A dear friend of ours agreed to drive her grandson to a town a couple of hours away so he could catch a bus. He had finished his basic training as a Marine and was now to report to his new duty station. At eighteen he hadn’t really decided what part of the Christian faith he was ready to embrace so on the drive Gram subtly sought to help him know how much Jesus loved him.
When they arrived at the Greyhound station Gram learned that there were two other Marine recruits travelling on the same bus this day headed for the same base. Normally she would say a prayer for her grandson and give him a hug as he grabbed his gear and headed for the bus. But this time she sensed God may have a bigger assignment for her. She followed His nudge.
As the bus sat idling in the loading zone she approached and tapped on the door. She had a question for the driver. Would it be ok if she were to board the bus and pray with some of his passengers? First time he had ever been asked that question, but he agreed. So Gram boarded and began walking down the aisle. It wasn’t hard to identify the young Marine recruits. Sharp. All about the same age. And it was obvious they had all been to the same barber who specialized in buzz cuts.
As she approached where they were sitting she engaged them. Are you pretty excited? First time away from home? By now most of the other passengers were dialed in to what was happening. They were watching a lovely red-haired grandma who was obviously on a mission.
She spoke to one of the guys: “Tough to be leaving home?” she inquired. He replied, “I just got married two days ago and it was the hardest thing I’ve ever done to leave her standing on the porch as I drove away.” Across the aisle the other GI spoke up, “My wife just delivered our first baby a few days ago and now I have to leave her to go through that all by herself…It’s tough.”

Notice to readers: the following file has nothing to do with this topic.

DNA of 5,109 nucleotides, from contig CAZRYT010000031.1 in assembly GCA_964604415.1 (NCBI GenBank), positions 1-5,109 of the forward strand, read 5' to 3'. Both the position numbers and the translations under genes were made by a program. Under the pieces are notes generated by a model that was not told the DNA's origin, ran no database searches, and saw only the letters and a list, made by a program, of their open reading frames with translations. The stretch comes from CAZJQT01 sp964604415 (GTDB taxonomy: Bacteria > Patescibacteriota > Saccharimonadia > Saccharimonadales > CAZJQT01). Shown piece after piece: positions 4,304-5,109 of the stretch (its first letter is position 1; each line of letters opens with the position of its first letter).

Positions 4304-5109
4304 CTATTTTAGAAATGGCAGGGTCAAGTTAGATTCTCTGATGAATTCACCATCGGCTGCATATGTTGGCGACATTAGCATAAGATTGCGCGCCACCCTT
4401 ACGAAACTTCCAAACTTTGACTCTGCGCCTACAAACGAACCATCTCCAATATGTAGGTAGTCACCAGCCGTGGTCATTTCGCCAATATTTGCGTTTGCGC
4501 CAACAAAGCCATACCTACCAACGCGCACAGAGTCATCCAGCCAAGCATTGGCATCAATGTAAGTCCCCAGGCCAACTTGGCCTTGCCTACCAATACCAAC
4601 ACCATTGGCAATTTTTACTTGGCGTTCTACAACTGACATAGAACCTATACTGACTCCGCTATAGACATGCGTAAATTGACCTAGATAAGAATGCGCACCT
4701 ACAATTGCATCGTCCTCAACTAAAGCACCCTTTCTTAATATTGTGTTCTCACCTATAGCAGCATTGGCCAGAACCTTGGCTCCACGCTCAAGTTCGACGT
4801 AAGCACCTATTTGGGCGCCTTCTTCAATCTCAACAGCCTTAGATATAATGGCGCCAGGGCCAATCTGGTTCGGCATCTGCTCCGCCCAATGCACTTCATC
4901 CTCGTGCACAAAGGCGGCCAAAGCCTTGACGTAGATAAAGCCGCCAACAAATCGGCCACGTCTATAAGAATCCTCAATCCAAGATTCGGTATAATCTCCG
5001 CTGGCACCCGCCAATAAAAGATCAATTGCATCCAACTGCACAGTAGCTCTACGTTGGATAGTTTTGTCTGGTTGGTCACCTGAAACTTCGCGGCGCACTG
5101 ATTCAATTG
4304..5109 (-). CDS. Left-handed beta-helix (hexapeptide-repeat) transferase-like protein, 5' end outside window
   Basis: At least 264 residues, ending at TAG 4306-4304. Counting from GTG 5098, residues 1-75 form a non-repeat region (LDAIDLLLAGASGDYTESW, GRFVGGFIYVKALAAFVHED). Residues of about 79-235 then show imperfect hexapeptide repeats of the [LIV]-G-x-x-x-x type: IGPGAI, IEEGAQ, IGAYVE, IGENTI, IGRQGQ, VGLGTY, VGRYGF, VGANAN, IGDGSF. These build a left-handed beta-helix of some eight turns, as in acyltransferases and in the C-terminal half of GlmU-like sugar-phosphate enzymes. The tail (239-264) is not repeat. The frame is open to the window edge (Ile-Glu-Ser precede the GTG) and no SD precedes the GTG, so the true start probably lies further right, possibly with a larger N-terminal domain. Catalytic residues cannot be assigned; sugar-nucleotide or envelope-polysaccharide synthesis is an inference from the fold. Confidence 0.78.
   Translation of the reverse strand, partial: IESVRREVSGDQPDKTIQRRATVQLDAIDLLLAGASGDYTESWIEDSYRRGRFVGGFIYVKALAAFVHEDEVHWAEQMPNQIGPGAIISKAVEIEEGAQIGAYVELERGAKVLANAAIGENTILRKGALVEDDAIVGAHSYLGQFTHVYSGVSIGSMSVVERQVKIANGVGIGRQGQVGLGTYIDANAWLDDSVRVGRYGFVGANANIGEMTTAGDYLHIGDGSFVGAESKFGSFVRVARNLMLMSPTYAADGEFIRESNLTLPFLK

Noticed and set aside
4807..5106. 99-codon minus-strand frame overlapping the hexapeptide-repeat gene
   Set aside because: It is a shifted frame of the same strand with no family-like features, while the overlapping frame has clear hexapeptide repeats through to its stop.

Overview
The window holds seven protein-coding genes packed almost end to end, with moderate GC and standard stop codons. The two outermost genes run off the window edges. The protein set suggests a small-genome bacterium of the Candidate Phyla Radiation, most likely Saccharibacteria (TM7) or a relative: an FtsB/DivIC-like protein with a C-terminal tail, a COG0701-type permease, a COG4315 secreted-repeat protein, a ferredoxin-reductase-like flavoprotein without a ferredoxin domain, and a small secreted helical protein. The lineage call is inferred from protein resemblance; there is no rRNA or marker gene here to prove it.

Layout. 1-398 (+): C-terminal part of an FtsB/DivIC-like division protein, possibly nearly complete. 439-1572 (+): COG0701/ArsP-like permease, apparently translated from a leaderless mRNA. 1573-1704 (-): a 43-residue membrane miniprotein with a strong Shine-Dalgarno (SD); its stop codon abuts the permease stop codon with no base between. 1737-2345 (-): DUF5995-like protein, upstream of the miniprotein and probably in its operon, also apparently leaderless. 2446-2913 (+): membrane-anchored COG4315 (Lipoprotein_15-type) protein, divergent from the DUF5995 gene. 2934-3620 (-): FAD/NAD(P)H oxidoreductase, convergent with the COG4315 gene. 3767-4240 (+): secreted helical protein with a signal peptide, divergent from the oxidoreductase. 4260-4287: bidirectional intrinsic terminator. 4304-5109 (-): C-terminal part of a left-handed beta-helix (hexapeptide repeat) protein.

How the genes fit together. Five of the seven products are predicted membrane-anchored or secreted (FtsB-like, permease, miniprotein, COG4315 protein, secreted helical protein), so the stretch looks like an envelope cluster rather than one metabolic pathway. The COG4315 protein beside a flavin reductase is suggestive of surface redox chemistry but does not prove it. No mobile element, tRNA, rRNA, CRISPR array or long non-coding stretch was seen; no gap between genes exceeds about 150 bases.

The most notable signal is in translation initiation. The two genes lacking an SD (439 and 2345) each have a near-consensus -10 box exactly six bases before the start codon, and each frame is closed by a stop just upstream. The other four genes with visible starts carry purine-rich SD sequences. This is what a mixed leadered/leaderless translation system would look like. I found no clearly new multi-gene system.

Gram put her hands on the shoulders of the two Marines and prayed for them and for her grandson. It was a prayer of blessing, a prayer of hope, a prayer from the heart of a surrogate mom. Almost an anointing. The bus was quiet. Tears don’t make much noise. Gram said her amen, hugged all three Marines, and exited the bus. But it was not the same as when she had entered.
Prayer is one way we care. Prayer is for church but not just for church. Prayer is for beside our bedside at night, but not just beside the bed. Prayer is for wherever God taps us on the shoulder and says, “Now!” How were the life trajectories of that busload of people changed that day? Who can know. But it wouldn’t surprise me if one day in the kingdom someone approaches Gram and says, “Do you remember when you prayed on a bus one day in Asheville? Let me tell you what happened to me…”
By Don Jacobsen